The lysosomotropic compound L-leucine methyl ester (Leu-OMe) was utilized to delineate the phenotype of the accessory cells involved in human B and T cell activation in vitro. Leu-OMe was shown to cause lysosomal disruption and selective death of human monocytes (Mφ). After 30-45 minute incubations with this agent, human peripheral blood mononuclear cells (PBM) were nearly completely depleted of Mφ. Associated with this Mφ depletion, PBM were rendered unresponsive to a variety of T and B cell mitogens including the plant lectins phytohemagglutinin, concanavalin A, and pokeweed mitogen as well as the oxidative mitogens sodium periodate and neuraminidase plus galactose oxidase. Leu-OMe mediated loss of responsiveness was the result of a selective loss of an accessory cell necessary for each of these responses since reconstitution was accomplished by the addition of an Mφ-enriched adherent cell population. While intact adherent cells could reconstitute responsiveness, crude Mφ supernatants or highly purified human IL 1 alone were ineffective. Further identification of the Leu-OMe sensitive accessory cell indicated that it was entirely contained within the fraction of the adherent population identified by the monoclonal anti-Mφ antibody, 63D3. The mechanism by which Leu-OMe killed Mφ was dependent on the lysosomal content of these cells, since agents that altered lysosomal enzyme activity such as chloroquine or NH4Cl protected Mφ from Leu-OMe. Thus, the selective killing of Mφ by Leu-OMe appeared to relate to the characteristically rich endowment of lysosomes within these cells. These results support the conclusion that a lysosome-rich, leucine methyl ester-sensitive, intact Mφ identified by the monoclonal anti-Mφ antibody 63D3 is the circulating accessory cell required for mitogen-triggered human B and T cell activation.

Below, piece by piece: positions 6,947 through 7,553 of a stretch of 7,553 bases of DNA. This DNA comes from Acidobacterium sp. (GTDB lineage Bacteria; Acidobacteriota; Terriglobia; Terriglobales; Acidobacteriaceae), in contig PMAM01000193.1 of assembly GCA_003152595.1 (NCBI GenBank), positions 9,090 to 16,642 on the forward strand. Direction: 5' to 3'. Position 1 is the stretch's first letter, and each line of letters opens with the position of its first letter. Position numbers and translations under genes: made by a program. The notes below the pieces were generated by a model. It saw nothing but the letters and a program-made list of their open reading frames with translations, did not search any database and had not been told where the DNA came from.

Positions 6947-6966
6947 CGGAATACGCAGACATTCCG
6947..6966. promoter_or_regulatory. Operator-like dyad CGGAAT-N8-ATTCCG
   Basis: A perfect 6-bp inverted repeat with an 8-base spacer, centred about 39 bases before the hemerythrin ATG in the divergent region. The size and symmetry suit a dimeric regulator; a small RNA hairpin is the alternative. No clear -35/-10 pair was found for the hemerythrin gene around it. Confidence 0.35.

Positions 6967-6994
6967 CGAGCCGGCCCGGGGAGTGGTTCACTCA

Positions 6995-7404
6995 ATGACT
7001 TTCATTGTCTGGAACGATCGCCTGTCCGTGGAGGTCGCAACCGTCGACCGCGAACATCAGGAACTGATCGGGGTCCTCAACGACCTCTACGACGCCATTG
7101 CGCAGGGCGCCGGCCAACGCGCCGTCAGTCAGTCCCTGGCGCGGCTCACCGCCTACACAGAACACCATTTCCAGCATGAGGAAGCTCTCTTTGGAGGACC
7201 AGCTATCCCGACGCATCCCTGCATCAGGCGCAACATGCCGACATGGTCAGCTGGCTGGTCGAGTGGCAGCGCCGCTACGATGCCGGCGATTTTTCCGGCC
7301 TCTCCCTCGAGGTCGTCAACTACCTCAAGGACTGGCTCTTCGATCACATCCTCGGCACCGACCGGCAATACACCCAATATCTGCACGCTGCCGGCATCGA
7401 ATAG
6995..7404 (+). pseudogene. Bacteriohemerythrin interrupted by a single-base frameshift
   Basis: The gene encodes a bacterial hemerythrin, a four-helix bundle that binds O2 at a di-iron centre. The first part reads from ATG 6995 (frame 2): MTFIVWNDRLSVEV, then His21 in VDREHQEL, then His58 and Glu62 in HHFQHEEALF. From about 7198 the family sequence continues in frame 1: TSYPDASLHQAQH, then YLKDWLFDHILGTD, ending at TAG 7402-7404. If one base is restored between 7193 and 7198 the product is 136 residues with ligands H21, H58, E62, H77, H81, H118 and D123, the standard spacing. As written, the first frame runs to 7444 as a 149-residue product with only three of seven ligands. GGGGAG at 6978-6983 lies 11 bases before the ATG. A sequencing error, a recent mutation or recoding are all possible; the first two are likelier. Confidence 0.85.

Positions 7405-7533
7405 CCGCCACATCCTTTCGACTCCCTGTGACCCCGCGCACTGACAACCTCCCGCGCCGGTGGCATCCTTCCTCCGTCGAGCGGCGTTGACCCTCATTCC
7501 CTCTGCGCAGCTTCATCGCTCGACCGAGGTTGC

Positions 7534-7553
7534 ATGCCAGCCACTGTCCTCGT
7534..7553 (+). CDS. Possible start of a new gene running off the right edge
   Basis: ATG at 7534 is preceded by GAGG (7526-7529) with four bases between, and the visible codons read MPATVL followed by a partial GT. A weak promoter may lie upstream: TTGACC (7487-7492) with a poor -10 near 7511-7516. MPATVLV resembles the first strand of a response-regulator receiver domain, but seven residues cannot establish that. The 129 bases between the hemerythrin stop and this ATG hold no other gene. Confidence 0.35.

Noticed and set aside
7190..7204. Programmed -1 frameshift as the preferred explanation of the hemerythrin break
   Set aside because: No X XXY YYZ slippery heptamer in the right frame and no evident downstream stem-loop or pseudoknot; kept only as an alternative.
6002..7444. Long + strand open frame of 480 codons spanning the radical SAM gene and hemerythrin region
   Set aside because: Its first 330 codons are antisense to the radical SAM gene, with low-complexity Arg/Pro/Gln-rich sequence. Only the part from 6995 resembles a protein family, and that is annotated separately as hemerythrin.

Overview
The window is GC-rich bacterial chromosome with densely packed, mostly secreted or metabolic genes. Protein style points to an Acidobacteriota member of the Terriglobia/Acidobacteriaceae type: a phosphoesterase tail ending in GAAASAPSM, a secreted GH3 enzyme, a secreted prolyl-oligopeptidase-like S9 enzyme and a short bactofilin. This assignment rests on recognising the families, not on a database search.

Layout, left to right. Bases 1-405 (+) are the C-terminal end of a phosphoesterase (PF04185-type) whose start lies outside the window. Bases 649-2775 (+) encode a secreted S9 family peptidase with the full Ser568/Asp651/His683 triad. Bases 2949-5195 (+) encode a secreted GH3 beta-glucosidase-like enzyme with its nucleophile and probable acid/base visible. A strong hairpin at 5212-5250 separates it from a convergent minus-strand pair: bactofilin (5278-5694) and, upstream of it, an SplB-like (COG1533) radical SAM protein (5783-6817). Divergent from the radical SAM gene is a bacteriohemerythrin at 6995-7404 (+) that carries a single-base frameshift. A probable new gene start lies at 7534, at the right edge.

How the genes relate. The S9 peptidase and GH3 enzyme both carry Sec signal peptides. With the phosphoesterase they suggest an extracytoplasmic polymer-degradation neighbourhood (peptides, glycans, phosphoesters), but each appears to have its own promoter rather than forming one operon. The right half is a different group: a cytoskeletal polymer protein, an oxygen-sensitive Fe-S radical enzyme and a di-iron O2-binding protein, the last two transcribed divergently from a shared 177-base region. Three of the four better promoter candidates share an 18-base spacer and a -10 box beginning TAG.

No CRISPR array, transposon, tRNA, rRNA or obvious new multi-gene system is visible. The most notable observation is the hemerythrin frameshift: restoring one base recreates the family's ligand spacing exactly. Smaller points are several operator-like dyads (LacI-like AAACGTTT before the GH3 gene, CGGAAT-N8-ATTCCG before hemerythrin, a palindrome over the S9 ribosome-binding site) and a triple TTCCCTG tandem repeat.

|Original language||English (US)|
|Number of pages||9|
|Journal||Journal of Immunology|
|State||Published - Dec 1 1983|
ASJC Scopus subject areas
- Immunology and Allergy